Global Leaders Unite for Revolutionary Sustainable Agriculture, Food Systems at COP28
During the second day of COP28 in Dubai, United Arab Emirates, over 130 world leaders came together to endorse the groundbreaking ‘Emirates Declaration on Sustainable Agriculture and Food Systems’, bringing a vital focus on food to the forefront of climate talks.
After a year of negotiations facilitated by the COP28 Presidency and driven by the advocacy of farmer groups and civil society organizations (CSOs) from Africa, this unprecedented declaration marks a turning point in addressing the intersection of food systems and climate change.
The timing of this declaration aligns with the recent call for ambitious commitments to enhance security at COP28 by African Civil Society Organizations. In their document titled “African Civil Society Common Position Paper on Climate Adaptation and Loss & Damage for COP28,” the CSOs urged the presidency to lead efforts in establishing resilient and equitable food and agriculture systems.
Furthermore, the paper emphasized the necessity of transitioning to farmer-led, rights-based food and agriculture models that promote gender equity, agroecology, and uphold the rights of Indigenous Peoples.
Across many African nations, food encompasses sociocultural, economic, political, and security dimensions, positioning it at the core of social stability, sustainability, and development. However, the unrelenting impacts of climate change have severely compromised the resilience of agriculture and food systems, jeopardizing the ability of vulnerable communities to produce and access food amidst escalating challenges related to hunger, malnutrition, and economic strains.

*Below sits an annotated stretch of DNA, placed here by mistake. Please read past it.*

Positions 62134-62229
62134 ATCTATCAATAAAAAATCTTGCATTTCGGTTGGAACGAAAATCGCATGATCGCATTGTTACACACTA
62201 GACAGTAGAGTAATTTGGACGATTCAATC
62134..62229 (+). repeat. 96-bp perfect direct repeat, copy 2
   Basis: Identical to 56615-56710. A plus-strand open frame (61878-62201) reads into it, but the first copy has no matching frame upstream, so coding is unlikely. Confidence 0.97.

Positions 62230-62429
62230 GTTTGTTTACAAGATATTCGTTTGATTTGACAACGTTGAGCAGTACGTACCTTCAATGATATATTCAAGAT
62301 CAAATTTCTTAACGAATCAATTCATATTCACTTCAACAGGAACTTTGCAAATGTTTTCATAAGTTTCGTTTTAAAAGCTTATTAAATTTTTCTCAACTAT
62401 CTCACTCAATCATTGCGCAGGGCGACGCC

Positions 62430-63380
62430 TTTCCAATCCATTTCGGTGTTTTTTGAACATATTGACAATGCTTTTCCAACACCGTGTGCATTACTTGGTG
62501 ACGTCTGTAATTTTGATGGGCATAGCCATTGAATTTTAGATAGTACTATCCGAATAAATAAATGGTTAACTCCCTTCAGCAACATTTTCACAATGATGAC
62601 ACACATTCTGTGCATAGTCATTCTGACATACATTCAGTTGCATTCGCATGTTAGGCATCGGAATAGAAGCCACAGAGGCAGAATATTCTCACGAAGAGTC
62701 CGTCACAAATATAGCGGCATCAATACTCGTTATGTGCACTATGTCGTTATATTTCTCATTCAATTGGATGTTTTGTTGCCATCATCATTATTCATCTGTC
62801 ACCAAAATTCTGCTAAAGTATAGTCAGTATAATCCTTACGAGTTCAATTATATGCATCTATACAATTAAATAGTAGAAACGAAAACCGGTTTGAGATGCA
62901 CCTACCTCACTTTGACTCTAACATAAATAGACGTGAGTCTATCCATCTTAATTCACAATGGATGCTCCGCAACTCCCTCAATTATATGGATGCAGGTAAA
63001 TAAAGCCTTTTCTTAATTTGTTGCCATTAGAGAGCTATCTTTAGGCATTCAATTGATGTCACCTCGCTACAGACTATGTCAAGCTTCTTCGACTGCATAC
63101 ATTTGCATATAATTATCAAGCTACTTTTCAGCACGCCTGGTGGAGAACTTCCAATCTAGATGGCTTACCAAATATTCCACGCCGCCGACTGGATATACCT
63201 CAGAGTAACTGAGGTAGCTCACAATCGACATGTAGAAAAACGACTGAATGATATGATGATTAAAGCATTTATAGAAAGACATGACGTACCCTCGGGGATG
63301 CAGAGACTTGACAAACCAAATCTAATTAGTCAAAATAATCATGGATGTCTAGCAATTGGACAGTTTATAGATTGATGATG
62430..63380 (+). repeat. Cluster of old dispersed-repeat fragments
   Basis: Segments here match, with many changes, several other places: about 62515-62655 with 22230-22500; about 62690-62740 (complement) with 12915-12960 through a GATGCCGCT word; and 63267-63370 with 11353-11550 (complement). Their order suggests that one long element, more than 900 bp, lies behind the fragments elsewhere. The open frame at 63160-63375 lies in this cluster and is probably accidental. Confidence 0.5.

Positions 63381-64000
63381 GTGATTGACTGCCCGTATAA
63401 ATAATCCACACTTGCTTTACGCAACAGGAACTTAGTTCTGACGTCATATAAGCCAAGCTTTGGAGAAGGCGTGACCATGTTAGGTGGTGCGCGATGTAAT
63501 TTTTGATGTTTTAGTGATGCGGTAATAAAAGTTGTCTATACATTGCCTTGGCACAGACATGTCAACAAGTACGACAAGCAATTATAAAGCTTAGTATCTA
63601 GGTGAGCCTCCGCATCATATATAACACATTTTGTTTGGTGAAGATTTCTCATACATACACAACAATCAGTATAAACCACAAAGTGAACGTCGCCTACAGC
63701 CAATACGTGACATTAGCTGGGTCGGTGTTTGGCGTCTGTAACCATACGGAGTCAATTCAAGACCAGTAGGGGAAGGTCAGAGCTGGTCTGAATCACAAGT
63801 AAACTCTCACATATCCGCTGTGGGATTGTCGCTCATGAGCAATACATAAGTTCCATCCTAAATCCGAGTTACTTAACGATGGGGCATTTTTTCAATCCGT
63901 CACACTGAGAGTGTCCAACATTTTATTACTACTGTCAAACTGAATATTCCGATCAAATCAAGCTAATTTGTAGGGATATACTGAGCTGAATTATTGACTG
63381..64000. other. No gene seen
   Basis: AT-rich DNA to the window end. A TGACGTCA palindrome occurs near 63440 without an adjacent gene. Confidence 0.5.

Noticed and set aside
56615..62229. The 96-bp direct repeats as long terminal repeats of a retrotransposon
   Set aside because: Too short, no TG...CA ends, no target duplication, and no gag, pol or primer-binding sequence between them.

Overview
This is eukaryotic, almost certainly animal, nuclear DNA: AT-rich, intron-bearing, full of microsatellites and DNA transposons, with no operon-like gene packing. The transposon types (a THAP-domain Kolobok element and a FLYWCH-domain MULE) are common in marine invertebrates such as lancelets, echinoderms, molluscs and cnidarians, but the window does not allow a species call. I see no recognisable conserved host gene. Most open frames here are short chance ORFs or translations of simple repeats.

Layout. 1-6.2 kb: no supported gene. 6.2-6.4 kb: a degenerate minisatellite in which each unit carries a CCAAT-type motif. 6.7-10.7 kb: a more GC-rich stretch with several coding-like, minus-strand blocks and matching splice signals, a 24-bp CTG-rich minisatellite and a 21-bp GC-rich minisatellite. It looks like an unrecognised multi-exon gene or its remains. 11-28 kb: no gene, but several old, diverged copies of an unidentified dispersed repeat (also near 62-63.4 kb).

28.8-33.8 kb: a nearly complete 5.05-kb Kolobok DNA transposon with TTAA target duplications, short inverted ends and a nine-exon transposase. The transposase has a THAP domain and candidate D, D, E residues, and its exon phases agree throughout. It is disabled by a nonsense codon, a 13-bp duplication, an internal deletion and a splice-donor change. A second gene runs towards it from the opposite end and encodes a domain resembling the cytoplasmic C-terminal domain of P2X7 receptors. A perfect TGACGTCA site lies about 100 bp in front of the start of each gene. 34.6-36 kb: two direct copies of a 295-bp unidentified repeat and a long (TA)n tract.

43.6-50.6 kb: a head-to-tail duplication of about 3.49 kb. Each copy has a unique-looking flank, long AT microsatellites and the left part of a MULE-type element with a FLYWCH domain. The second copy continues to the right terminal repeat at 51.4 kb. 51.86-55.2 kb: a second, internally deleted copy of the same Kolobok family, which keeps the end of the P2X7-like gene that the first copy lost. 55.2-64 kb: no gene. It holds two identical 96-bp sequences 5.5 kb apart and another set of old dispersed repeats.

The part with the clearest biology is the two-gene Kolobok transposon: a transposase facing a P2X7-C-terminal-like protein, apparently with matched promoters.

Recent studies have revealed alarming statistics, with an estimated 149 million Africans facing acute food insecurity. This represents an increase of 12 million individuals compared to the previous year, with 82 percent – equivalent to 122 million people – located in conflict-affected countries. These findings underscore the continued significance of conflict as the primary driver of Africa’s ongoing food crisis.
Additionally, food experts and various interest groups are urging multilateral financial institutions to prioritize shifting finance towards sustainable food systems and advocating for policy reforms in agriculture as part of a just transition.
Amy G Thorp from Power Shift Africa underlined the urgency of transforming and adapting food and agriculture systems to the climate crisis while emphasizing the importance of increasing access to finance and technical support for farmers. She stressed the value of integrating local and Indigenous knowledge to make food systems more inclusive and resilient.
Lazarus Wanzala, a food and climate advisor at SDG2 Advocacy Hub, highlighted the need for concrete plans and resources, particularly financial support, to enable smallholder producers to adapt and emphasized the importance of action beyond verbal commitments.
Mwandwe Chileshe, the Director for Food Security, Agriculture and Nutrition at Global Citizen, commended the declaration as a significant step forward, emphasizing the importance of translating ambition into tangible action to fulfill commitments, especially in providing resources for smallholder farmers in Africa.
Furthermore, Leonida Odongo, a food campaigner at Haki Nawiri, emphasized the urgency of establishing a sustainable, people-centered food system that respects food producers and protects nature amidst the climate crisis.
The endorsement of the ‘Emirates Declaration on Sustainable Agriculture and Food Systems’ signifies a pivotal moment in advancing sustainable food systems and climate resilience, as world leaders demonstrate their commitment to address vital issues in agriculture and food security.